Gary Cee’s New York Times crossword
“X in Y” is the theme here, rendered visually with the X word literally appearing “in” the Y word, by way of crossing it in the grid:
- 14a, 2d. [With "in" and 2-Down, with respectful humility], HAT in HAND.
- 19a, 12d. [With "in" and 12-Down, as a precaution], JUST in CASE.
- 24a, 25d. [With "in" and 25-Down, blue ribbon earner], BEST in SHOW.
- 53a, 41d. [With "in" and 41-Down, heir to the throne]. NEXT in LINE.
- 62a, 55d. [With "in" and 55-Down, use without proper respect, as a name], TAKE in VAIN.
- 68a, 60d. [With "in" and 60-Down, prepare for an ambush], LIE in WAIT.
Solid theme with ironclad symmetry. The theme necessitates a dozen cross-referenced clues, though, which tends to irk more solvers than it delights.
Just as in Dan Feyer’s Tuesday puzzle, this one’s got a lot of proper nouns—I counted 22. Plus there is some not-so-familiar vocabulary. To wit:
- 45a. [South American monkey], TITI. Knowing of the famous Lake Titicaca in South America, I am wondering if the TITI throws caca. Maybe right into the lake?
- 29d. [Lyric poem], EPODE. I know this from crosswords and not from studying English lit.
- 54d. [Literary Hun king], ATLI. A romanticized version of Attila the Hun, as described in Icelandic sagas. I think Tyler Hinman and I once named our pub quiz team after Atli. I’m feeling inspired. I want to write about a kinder, gentler Atli. Atli the Clement.
- 33d. [English architect Jones], INIGO. A name I have known for as long as the EPODE, and also through crosswords. Furthermore, I once worked with a woman who named her baby boy Inigo, and that kid is probably about 18 now. Maybe he’ll become famous and give us a fresher-than-The Princess Bride clue for INIGO.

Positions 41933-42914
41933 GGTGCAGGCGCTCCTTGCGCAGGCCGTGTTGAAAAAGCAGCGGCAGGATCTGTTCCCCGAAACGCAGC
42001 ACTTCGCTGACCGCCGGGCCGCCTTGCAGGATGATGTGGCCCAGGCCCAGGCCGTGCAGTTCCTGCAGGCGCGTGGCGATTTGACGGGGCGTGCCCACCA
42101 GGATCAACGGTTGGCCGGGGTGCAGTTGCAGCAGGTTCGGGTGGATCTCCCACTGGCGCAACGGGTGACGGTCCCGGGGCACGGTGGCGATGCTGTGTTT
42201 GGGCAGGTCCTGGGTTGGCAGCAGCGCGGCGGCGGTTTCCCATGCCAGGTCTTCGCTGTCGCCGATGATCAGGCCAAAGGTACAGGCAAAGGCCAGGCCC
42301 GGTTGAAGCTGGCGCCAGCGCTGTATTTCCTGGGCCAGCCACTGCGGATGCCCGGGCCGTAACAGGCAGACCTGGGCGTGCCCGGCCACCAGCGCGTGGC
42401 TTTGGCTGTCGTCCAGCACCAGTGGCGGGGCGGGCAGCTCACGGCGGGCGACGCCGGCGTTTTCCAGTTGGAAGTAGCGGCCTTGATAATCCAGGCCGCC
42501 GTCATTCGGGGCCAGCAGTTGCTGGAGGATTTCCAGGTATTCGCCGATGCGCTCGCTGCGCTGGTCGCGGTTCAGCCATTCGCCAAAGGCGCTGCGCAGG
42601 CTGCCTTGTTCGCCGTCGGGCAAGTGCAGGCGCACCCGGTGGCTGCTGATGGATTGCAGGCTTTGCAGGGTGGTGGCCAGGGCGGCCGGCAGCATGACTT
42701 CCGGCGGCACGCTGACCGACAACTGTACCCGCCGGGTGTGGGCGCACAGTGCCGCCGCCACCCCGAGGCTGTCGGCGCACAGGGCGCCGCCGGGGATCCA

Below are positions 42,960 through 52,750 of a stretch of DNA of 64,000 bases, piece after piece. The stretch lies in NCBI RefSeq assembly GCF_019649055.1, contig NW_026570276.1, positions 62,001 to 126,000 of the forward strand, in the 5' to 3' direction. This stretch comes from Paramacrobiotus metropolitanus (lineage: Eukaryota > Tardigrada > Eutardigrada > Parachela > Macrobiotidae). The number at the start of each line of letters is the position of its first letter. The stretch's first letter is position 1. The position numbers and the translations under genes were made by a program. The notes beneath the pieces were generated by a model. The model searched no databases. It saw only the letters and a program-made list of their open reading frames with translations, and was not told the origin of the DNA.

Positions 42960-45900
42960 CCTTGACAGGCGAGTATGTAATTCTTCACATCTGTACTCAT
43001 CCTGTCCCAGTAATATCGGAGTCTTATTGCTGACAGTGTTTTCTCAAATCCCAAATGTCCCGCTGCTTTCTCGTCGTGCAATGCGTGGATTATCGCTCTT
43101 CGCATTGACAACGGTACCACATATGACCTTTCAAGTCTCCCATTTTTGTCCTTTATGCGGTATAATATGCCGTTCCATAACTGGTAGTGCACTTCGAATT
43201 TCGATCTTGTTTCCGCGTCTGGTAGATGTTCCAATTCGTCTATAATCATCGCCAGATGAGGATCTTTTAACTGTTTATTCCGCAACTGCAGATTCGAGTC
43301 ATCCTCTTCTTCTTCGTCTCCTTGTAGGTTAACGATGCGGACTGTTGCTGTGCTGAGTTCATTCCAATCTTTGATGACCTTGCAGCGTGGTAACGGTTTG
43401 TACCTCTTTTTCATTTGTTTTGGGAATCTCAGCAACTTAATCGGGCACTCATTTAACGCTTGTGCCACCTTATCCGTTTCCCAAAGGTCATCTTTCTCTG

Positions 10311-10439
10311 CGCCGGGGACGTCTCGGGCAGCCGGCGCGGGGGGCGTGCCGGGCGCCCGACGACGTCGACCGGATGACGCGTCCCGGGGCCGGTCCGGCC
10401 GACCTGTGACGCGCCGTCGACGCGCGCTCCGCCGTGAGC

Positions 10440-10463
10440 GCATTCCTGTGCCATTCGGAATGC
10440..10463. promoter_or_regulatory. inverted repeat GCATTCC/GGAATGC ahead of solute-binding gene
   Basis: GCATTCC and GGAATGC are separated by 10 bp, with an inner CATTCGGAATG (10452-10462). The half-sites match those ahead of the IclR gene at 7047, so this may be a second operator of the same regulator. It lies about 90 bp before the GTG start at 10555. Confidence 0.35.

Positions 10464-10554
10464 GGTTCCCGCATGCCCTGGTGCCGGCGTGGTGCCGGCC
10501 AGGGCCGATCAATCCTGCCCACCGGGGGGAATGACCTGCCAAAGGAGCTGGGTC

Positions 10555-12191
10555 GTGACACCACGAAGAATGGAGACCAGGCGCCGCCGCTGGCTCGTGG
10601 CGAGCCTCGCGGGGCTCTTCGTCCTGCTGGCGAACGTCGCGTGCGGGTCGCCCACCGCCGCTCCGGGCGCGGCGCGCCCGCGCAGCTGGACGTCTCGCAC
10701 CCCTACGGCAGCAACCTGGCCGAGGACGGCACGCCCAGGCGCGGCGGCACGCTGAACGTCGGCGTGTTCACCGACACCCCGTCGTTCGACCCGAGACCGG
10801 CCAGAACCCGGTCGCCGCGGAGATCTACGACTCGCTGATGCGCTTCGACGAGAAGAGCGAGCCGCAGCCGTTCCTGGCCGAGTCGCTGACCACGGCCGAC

- 34d. [Tenor Ronan ___], TYNAN. Are you up on your Irish tenors?
The longer fill in this puzzle is pretty fancy, and more broadly familiar than much of the shorter stuff. We’ve got TRAIL BIKES, I SURRENDER, WENT TO POT, SATIN DOLL, FERVENT, and METAPHOR all lighting up. Alas, the Scowl-o-Meter was triggered a good bit more often than one hopes.
I don’t care for RUB IN (31d. [Apply, as lotion]) sitting in the middle of a puzzle that plays games with “X in Y” phrases. Is it supposed to be thematic?
Tony Orbach’s CrosSynergy/Washington Post crossword, “Plunging Necklines” – Dave Sullivan’s review
Constructor Tony Orbach continues the downward trend in recent CS puzzles (smiley emoticon here) by giving us 4 theme entries that “plunge” downward and begin with a type of “neckline”:
- [Stew that might be made with a snapper] is TURTLE SOUP – I think “turtlenecks” went out in the 80′s, right? Maybe that means they’re due for a comeback.
- [Navy yard activity] is BOATBUILDING – I had never heard of a “boat neck,” but see below for a picture of what seems familiar to me, I just never knew what it was called.
- [2005 political thriller starring Natalie Portman] is V FOR VENDETTA – Didn’t this become a TV series, or am I thinking of something else? V-necks are another type of top.
- Another nautical clue, [Shipmate] is CREW MEMBER – Are crewneck sweaters different from boat necks? I missed that episode of Project Runway.